Dear President Nikias,

As an alumnus of USC (BFA magna cum laude and MFA), I am pleased that USC is following the many California universities, colleges and high schools in conferring honorary degrees to American of Japanese ancestry students enrolled in their institutions who were forced into internment camps or to leave the Western Defense Command during the early phases of World War II.

It is understandable that many people of stature and ordinary citizens were caught up in the hysteria, propaganda and misinformation about us Japanese Americans, in that we were all tarnished with same brush as with the real enemies, the Empire of Japan. You are probably aware that not one American of Japanese ancestry was ever charged and convicted of an act or acts of sabotage or treason in the continental United States or its territories before or during WWII.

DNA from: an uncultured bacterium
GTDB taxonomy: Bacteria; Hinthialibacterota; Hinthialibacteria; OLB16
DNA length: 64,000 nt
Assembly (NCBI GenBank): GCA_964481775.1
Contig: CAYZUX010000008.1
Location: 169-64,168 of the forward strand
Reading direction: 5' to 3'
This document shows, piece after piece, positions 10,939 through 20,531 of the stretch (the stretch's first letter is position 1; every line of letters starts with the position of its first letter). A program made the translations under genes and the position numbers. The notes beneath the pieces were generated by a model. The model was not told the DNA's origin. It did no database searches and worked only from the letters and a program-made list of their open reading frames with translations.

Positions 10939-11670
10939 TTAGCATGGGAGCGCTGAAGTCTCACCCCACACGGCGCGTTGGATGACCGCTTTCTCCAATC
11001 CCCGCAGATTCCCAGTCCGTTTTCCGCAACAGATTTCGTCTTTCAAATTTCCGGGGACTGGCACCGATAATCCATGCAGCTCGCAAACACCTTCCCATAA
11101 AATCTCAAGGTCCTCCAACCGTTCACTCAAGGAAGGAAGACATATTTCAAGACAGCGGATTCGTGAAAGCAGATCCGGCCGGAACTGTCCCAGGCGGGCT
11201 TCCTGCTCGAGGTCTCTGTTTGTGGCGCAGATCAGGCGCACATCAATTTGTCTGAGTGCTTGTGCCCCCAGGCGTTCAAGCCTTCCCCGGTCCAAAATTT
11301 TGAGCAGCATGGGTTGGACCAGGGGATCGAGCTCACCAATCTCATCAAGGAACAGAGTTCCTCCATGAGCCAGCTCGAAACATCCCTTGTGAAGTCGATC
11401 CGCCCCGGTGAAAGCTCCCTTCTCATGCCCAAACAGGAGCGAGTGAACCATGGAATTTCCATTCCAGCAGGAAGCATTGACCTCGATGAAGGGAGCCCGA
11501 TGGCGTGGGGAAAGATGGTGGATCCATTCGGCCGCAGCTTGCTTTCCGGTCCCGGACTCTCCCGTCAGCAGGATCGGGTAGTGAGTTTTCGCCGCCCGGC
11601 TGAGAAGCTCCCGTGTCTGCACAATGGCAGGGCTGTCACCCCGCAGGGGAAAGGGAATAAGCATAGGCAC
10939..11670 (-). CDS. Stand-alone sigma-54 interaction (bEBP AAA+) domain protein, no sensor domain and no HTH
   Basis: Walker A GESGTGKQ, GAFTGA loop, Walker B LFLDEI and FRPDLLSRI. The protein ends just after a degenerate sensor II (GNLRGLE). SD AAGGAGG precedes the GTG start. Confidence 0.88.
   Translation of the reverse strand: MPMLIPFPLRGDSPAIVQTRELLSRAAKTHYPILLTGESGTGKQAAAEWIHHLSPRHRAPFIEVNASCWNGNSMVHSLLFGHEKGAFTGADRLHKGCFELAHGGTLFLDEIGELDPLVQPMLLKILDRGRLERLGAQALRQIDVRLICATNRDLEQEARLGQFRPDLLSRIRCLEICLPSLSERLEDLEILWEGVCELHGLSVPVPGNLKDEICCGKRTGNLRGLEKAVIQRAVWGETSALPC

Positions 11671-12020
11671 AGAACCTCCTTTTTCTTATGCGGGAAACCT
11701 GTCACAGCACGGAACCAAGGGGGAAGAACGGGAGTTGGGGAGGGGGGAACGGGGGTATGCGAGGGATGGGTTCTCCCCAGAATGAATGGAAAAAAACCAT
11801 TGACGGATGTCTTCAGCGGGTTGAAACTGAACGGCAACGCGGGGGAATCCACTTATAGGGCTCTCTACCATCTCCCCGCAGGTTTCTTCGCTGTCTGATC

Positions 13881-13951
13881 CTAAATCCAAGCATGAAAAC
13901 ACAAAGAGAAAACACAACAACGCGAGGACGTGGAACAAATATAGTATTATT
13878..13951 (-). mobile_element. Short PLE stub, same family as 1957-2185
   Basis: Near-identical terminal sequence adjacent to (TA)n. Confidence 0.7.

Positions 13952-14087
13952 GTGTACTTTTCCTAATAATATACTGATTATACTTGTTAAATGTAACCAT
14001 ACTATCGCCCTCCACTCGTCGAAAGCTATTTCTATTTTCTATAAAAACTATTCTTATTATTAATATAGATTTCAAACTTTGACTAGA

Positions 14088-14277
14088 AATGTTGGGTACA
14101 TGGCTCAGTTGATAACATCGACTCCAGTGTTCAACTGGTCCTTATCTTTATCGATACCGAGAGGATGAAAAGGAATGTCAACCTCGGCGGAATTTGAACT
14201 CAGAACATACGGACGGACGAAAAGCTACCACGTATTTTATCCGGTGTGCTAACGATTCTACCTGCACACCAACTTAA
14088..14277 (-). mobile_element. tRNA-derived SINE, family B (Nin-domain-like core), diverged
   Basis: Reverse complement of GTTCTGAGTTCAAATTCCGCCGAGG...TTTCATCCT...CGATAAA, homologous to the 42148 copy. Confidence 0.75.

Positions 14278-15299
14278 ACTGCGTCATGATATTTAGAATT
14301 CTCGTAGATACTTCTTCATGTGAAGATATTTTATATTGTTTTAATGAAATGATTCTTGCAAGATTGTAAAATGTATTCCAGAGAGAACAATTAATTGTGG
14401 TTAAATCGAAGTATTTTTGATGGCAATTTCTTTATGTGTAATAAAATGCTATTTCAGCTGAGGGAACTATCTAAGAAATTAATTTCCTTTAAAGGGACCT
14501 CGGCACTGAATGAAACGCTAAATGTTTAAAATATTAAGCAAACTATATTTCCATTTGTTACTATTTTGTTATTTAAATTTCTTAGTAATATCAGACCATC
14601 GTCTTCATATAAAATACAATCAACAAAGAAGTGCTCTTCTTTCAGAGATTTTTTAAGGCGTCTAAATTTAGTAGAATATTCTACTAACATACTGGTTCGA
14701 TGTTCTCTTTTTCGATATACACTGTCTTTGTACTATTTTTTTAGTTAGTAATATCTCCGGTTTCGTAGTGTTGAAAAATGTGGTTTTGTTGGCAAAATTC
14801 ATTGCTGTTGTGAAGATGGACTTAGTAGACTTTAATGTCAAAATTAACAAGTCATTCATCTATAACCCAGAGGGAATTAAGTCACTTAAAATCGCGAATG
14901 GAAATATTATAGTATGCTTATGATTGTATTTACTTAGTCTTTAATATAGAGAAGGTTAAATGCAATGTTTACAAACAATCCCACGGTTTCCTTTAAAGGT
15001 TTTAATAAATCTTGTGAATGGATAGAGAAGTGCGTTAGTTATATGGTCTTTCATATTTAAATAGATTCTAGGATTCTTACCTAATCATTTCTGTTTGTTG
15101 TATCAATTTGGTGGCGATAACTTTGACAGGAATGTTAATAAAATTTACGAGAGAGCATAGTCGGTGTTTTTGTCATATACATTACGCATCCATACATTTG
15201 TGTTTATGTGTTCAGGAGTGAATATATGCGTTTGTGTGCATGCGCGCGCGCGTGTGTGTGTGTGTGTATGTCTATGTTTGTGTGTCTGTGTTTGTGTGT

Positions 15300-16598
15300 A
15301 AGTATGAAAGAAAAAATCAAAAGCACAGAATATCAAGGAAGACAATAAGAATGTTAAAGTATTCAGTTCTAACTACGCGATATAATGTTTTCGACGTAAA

I was personally incarcerated and place in internment camps in Tulare, Calif. and later in the Gila River internment camp in Arizona. With my family in the internment camp, I reported for active duty in the Army of the U.S. and served in the highly decorated 442nd Regimental Combat Team in southern France and northern Italy.

I and many Nisei veterans were invited by Congress of the U.S.A. to be honored with the Congressional Gold Medal in November of 2011. I and 40 veterans were also pinned with the Bronze Star Medal by Chief of Staff of the U.S. Army Gen. Raymond Ordierno. Many deserving veterans had passed away and were proudly represented by their next of kin.

It is in the above context that I appeal to you and the powers that be at our university, that you also honor the former students at USC who have passed away by having their next of kin or other representative receive honorary degrees from USC.

Yoshio C. Nakamura

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